Walsh takes a careful approach to prairie restoration and preservation through smart, sustainable landscaping.
To plan a development that takes advantage of every aspect of the great outdoors requires much more than simply planting trees, grasses and flowers that create an aesthetically pleasing landscape.
Instead, the real work begins with the preservation of the original terrain. Designed to appeal to buyers who appreciate the concept of a “hybrid mind” (the idea that both nature and nurture are equally important), it was up the developers at Walsh to take a significant look at the prairie on which this innovative community stands and—at the very least—bring it back to its former glory.
“We have a conservation and restoration approach,” says Tony Ruggeri, the co-CEO and partner of Republic Property Group, the developers of Walsh. “A third of our 7,200 acres will be open land forever and will never be built on. We partnered with the Botanical Research Institute of Texas (or BRIT) to actively restore the prairie that’s being lost in that development. The vast majority of this large open space is under prairie restoration.”
Seeking to be part of the solution, not part of the problem of building up a formerly untouched plain, the very first decisions began with what plants would not be beneficial.
“BRIT went out and surveyed all the different plant species and gave us information on the types of plants that are out there,” says Ruggeri. “I walked out there with them a number of times to identify different types of grasses and what they do for the environment, and how they were naturally maintained through traveling herds of buffalo back then and grazing animals now. We started making decisions based on that, and we learned (that) the Bermuda grass that everyone plants is actually an invasive species.”
Bringing in Anne Howerton of the New York- and San Francisco-based architecture firm Hart Howerton, Walsh and its developers took a studied approach to what was possible in lieu of that drought-resistant suburban stalwart.
“Our background is working nationally on many one-of-a-kind places,” says Howerton. “Because we’re an interdisciplinary firm, we think about it all together. We don’t think of landscape as the last thing to come—we’re more often introduced to piece of land and people with ideas of what they want to do that aren’t fully fleshed out, and we help them dream a little and think a lot and get them where they want to go.”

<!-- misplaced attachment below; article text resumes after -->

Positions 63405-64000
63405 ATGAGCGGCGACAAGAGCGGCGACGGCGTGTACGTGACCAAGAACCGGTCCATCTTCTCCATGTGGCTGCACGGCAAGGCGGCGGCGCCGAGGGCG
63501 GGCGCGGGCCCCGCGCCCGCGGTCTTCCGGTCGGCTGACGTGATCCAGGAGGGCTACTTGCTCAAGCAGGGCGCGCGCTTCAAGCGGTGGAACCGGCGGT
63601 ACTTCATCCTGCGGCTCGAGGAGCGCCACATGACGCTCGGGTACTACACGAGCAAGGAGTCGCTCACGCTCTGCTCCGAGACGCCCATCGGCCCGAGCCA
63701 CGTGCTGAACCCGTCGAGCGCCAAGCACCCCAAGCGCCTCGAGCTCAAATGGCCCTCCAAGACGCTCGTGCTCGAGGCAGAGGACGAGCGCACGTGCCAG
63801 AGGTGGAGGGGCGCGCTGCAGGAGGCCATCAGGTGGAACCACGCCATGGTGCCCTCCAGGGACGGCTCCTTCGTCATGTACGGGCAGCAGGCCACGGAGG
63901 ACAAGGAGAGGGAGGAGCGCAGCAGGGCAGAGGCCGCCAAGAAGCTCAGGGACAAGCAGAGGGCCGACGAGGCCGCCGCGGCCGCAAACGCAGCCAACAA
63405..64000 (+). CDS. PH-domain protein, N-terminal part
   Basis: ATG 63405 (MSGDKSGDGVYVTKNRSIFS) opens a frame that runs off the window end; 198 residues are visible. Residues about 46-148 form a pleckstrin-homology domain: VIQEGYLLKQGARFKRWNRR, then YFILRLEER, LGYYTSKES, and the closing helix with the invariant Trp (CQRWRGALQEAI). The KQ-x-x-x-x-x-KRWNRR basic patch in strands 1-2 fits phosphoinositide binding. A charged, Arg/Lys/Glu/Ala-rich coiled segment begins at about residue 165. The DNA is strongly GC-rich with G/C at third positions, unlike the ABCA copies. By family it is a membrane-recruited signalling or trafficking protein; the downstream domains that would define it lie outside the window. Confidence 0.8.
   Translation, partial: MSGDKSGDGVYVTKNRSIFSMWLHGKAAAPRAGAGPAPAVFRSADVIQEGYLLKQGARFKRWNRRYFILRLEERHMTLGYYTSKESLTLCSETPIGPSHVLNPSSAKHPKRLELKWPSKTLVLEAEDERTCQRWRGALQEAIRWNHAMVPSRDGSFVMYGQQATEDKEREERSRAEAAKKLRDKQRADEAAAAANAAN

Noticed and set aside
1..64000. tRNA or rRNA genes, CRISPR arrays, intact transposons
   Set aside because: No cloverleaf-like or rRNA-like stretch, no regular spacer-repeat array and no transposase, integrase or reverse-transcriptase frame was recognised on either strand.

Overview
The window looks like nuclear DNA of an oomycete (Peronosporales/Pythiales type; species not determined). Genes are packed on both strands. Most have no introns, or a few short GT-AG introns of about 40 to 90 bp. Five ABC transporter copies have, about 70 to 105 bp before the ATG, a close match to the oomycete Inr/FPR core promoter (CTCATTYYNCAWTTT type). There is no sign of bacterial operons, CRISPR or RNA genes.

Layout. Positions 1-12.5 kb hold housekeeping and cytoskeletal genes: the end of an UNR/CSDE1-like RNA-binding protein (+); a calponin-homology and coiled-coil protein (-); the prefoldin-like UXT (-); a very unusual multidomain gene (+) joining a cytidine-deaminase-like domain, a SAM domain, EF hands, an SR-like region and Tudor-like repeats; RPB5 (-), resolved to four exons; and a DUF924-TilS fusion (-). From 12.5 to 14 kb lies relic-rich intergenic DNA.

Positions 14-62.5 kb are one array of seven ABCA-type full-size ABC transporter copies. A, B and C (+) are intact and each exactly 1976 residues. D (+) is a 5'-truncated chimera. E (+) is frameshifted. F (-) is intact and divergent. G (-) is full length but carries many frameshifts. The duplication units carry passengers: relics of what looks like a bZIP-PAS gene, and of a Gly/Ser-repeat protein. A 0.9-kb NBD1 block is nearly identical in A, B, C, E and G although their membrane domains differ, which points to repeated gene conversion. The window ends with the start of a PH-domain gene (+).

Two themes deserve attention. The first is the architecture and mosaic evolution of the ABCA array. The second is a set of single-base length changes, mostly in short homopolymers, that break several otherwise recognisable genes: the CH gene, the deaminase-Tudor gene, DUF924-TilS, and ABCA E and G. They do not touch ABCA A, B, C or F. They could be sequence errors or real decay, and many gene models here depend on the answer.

Partnering with BRIT, Howerton and her colleagues began with the main parkway planned in the first phase of the development. With its recent history as an actual working ranch owned by the Walsh family, the first step was restoring the land by re-seeding to support the natural ecosystem.
Sowing the Seeds of Possibility
With the help of BRIT, Howerton contacted Native American Seed, a source for natural wildflowers and prairie grasses in Junction, Texas. Known for their work restoring land with a customized seed mix, Native American Seed walked the land with an eye to providing food and support to local ecology.
Explains Howerton, “We knew we wanted to get a beautiful color seasonally and have all the benefits of supporting local butterflies and birds through the distribution of what’s in the seed mix. We put together the right percentages (of plants) based on the conditions we have—full sun with some seasonal moisture around the pond, and an area where we’d introduce more of a tree cover.
“The important part about it is you take all the work out of the equation if you keep your open space native, don’t disturb it and support the ecology of what’s there.”
Because Bermuda grasses had already been inadvertently introduced (and are notoriously invasive), a benign chemical was used to remove them from either side of the parkway.
“You can’t be a friend of the prairie and have Bermuda going in,” laughs Howerton. “When everyone goes to mow their lawn, all that seed goes into the air and finds a disturbed area and starts to take hold.”
Because Bermuda grass also requires more moisture to thrive, a low-maintenance alternative needed to be found quickly. The solution? Zoysia grass: a dense, traffic-resistant turf with a remarkable tolerance to heat and drought. Currently gaining traction across Texas, its ability to thrive in both sun and shade and to grow without heavy fertilization made it the perfect choice. With cultivars including “No Mow” and “Jamur,” the Zoysia varietals chosen for Walsh are vibrant in hue and slow growing, saving residents time and energy in fertilization or mowing.
Check back next week to discover what botanicals and trees were chosen to prettify the Walsh prairie.